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Comparison to the Optimal Chebyshev FIR Bandpass Filter

To provide some perspective on the results, let's compare the window method to the optimal Chebyshev FIR filter4.10) for the same length and design specifications above.

The following Matlab code illustrates two different bandpass filter designs. The first (different transition bands) illustrates a problem we'll look at. The second (equal transition bands, commented out), avoids the problem.

M = 101;
normF = [0 0.3 0.4 0.6 0.8 1.0];  % transition bands different
%normF = [0 0.3 0.4 0.6 0.7 1.0]; % transition bands the same
amp = [0 0 1 1 0 0];              % desired amplitude in each band

[b2,err2] = firpm(M-1,normF,amp); % optimal filter of length M

Figure 4.7 shows the frequency response of the Chebyshev FIR filter designed by firpm, to be compared with the window-method FIR filter in Fig.4.6. Note that the upper transition band ``blows up''. This is a well known failure mode in FIR filter design using the Remez exchange algorithm [176,224]. It can be eliminated by narrowing the transition band, as shown in Fig.4.8. There is no error penalty in the transition region, so it is necessary that each one be ``sufficiently narrow'' to avoid this phenomenon.

Remember the rule of thumb that the narrowest transition-band possible for a length $ L$ FIR filter is on the order of $ 4\pi/L$ , because that's the width of the main-lobe of a length $ L$ rectangular window (measured between zero-crossings) (§3.1.2). Therefore, this value is quite exact for the transition-widths of FIR bandpass filters designed by the window method using the rectangular window (when the main-lobe fits entirely within the adjacent pass-band and stop-band). For a Hamming window, the window-method transition width would instead be $ 8\pi/L$ . Thus, we might expect an optimal Chebyshev design to provide transition widths in the vicinity of $ 8\pi/L$ , but probably not too close to $ 4\pi/L$ or below In the example above, where the sampling rate was $ 20$ kHz, and the filter length was $ L=101$ , we expect to be able to achieve transition bands circa $ (20,000/(2\pi))\cdot (8\pi/101) = 792$ Hz, but not so low as $ (20,000/(2\pi))\cdot (4\pi/101) = 396$ Hz. As we found above, $ 2000$ Hz was under-constrained, while $ 1000$ Hz was ok, being near the ``Hamming transition width.''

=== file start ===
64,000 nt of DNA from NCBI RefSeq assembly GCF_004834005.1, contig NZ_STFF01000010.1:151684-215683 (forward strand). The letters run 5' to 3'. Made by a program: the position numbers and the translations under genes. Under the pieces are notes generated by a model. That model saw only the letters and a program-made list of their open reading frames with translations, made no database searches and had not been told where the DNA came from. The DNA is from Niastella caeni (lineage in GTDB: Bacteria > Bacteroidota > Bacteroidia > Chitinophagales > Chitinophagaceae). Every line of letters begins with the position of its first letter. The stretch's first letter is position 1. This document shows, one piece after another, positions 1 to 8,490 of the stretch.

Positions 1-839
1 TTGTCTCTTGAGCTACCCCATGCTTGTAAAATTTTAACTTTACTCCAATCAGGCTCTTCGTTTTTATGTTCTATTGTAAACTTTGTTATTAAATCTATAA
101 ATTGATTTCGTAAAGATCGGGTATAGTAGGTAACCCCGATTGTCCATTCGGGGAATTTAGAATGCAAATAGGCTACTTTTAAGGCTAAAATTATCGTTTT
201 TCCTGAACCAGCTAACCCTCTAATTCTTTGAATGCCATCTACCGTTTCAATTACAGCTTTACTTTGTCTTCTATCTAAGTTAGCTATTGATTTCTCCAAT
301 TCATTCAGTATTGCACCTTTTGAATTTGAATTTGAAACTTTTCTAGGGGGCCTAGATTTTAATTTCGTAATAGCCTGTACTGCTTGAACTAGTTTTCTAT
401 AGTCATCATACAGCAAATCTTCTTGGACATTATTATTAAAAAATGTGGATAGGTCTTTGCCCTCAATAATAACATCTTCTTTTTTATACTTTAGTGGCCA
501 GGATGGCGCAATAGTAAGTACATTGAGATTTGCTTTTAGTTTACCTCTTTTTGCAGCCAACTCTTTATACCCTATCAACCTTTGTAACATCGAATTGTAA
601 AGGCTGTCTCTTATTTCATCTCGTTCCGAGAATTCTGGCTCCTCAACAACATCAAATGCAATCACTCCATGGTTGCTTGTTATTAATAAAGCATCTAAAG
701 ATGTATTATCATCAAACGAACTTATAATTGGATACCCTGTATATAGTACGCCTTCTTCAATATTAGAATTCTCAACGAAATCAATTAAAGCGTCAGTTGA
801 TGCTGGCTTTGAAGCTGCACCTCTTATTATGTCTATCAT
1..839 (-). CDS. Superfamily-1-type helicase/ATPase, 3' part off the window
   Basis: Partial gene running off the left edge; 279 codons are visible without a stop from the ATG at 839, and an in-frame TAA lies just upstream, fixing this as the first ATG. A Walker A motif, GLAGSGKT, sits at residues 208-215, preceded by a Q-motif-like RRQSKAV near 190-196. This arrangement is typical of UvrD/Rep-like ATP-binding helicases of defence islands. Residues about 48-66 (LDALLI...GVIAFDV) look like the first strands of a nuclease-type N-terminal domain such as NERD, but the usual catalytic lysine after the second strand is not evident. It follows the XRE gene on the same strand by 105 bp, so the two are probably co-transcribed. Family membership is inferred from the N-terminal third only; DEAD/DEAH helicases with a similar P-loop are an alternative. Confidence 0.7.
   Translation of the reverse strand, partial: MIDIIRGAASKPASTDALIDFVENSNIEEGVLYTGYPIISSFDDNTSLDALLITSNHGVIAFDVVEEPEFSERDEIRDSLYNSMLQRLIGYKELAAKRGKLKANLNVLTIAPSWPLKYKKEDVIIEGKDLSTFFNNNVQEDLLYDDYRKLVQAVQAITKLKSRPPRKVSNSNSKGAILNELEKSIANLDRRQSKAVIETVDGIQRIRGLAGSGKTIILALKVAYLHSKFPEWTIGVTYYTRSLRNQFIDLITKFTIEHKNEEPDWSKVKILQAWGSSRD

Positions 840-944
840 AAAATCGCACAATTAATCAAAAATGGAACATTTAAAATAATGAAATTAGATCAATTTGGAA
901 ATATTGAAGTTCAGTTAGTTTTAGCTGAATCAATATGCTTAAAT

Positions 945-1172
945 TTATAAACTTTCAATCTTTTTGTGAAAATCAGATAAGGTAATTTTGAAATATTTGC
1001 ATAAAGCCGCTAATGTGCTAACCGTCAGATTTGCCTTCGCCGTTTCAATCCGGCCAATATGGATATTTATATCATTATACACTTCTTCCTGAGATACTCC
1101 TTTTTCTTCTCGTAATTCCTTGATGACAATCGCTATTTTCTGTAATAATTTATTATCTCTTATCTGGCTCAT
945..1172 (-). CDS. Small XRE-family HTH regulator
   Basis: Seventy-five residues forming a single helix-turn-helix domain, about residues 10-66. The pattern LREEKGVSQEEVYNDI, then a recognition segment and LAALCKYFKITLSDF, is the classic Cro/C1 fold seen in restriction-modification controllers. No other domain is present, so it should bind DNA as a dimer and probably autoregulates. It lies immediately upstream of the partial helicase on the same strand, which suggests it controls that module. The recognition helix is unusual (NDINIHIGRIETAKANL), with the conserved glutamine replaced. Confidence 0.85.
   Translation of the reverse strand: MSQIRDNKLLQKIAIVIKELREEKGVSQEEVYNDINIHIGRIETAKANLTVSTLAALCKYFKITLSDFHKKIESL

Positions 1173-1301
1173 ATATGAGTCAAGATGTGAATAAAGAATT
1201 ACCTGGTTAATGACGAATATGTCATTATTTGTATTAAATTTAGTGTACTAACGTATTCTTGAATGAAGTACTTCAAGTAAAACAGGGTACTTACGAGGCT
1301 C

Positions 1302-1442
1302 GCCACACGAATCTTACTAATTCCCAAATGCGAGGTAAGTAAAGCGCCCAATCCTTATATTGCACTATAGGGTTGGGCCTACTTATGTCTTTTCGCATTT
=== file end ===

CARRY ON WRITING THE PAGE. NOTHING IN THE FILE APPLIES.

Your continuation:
Figure 4.7: Amplitude response of the optimal Chebyshev FIR bandpass filter designed by the Remez exchange method.

Figure 4.8: Amplitude response of the optimal Chebyshev FIR bandpass filter as in Fig.4.7 with the upper transition band narrowed from 2 kHz down to 1 kHz in width.

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